5 Home Buying Tax Benefits You Must Know
Purchasing a property is probably the most significant investment you will make in your lifetime. It comes with plenty of benefits – being able to enjoy your own space after years of renting, for example. However, did you know that you could also get several tax breaks for buying a house?
Most of these tax benefits are tax deductions: your tax bill will not be directly reduced by buying a house (as opposed to tax credits for homeowners). However, they will reduce your adjusted gross income - in other words, your taxable income. It is particularly interesting for those who are hoping to reduce their tax bracket.
Some programs used to offer first-time homebuyer tax credits, particularly at the height of the housing crisis. However, most of these programs are now defunct. A notable exception is the federal tax credits available in some states for installing some energy efficiency systems to your house (solar panels or geothermal heating system, for example.)
Check with your tax professional to know more about which tax breaks for buying a house may be available for you.
Mortgage interest deduction
If you itemize your tax deductions, you can deduct the interest paid on your home mortgage, whether it is your primary or secondary residence. For individual taxpayer or married couples filing jointly, you can deduct the interest paid on up to $750,000 of mortgage debt ($375,000 for married couples filing separately. This tax deduction is available for primary mortgages, but also secondary mortgages such as home equity loans and home equity lines of credit (HELOC).
Mortgage point deduction
In some cases, you may also be able to deduct the mortgage points (also known as discount points) you paid at closing. The requirements to deduct mortgage points are as follow according to the IRS:
- Your loan is secured by your main home. (Generally, your main home is the one you live in most of the time.)
- Paying points is an established business practice in the area where the loan was made.
- The points paid weren't more than the points generally charged in that area.
- You use the cash method of accounting. This means you report income in the year you receive it and deduct expenses in the year you pay them. Most individuals use this method.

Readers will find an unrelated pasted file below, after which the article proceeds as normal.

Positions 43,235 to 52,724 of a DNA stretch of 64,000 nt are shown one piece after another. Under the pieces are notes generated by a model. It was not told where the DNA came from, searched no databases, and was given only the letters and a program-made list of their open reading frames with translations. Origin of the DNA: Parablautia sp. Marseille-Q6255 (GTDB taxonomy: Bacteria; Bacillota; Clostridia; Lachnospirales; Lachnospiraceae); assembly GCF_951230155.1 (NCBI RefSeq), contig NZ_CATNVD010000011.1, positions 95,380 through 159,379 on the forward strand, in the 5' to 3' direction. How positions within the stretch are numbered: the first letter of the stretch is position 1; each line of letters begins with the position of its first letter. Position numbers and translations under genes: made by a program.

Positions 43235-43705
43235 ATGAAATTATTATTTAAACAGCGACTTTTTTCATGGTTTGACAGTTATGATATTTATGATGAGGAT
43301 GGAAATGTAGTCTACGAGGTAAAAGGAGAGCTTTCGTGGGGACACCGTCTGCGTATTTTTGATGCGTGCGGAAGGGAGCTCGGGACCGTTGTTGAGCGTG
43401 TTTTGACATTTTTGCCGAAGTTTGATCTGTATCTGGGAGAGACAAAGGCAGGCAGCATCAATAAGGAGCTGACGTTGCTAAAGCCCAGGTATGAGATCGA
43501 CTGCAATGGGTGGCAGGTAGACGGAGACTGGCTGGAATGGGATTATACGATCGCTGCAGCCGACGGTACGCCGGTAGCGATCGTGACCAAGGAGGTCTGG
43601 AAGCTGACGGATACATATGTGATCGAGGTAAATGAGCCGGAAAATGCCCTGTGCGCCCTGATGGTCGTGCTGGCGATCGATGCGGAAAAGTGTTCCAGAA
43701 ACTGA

- The points weren't paid in place of amounts that ordinarily are stated separately on the settlement statement, such as appraisal fees, inspection fees, title fees, attorney fees, and property taxes.
- The funds you provided at or before closing, plus any points the seller paid, were at least as much as the points charged. The funds you provided aren't required to have been applied to the points. They can include a down payment, an escrow deposit, earnest money, and other funds you paid at or before closing for any purpose. You can't have borrowed these funds.
- You use your loan to buy or build your main home.
- The points were figured as a percentage of the principal amount of the mortgage.
- The amount is clearly shown on the settlement statement (such as the Uniform Settlement Statement, Form HUD-1) as points charged for the mortgage. The points may be shown as paid from either your funds or the seller's.
Real estate taxes deductions
Good news! The property taxes you pay to your town are deductible up to $10,000 for single taxpayers and married couples filing taxes jointly and $5,000 for married couples filing separately. This deduction is also applicable for the real estate taxes you may have reimbursed your house seller at closing as well.
Private mortgage insurance
If your lender required you to take a private mortgage insurance and your adjusted gross income is below $50,000 ($100,000 for a married couple filing jointly), you may be able to deduct your PMI payments.
If you work primarily from home and can prove that you use part of your home (home office) exclusively to conduct your business, you may deduct the cost of your home office from your taxes. You can either deduct $5 per square foot, up to 300 square feet, or determine precisely the percentage of your home used for business activities.
Tax-free profits when you sell your house
You won’t be able to access one of the most interesting tax breaks for buying a home until you sell it. However, when you do, you will be able to exclude up to $250,000 ($500,000 for married couples filing together) of the capital gains on the sale of your property from your taxable income as long as:
- You have maintained the home as your primary residence in two out of the preceding five years
- You have not claimed the capital gains exclusion for the sale of another home during the previous two years
Please check the complete list of Tax Information for Homeowners on the IRS website here and don't hesitate to consult with a tax professional while making critical financial decisions such as buying a house. You can also find the answer to some of your most pressing questions on the home buying process in our Mortgage Learning Center.
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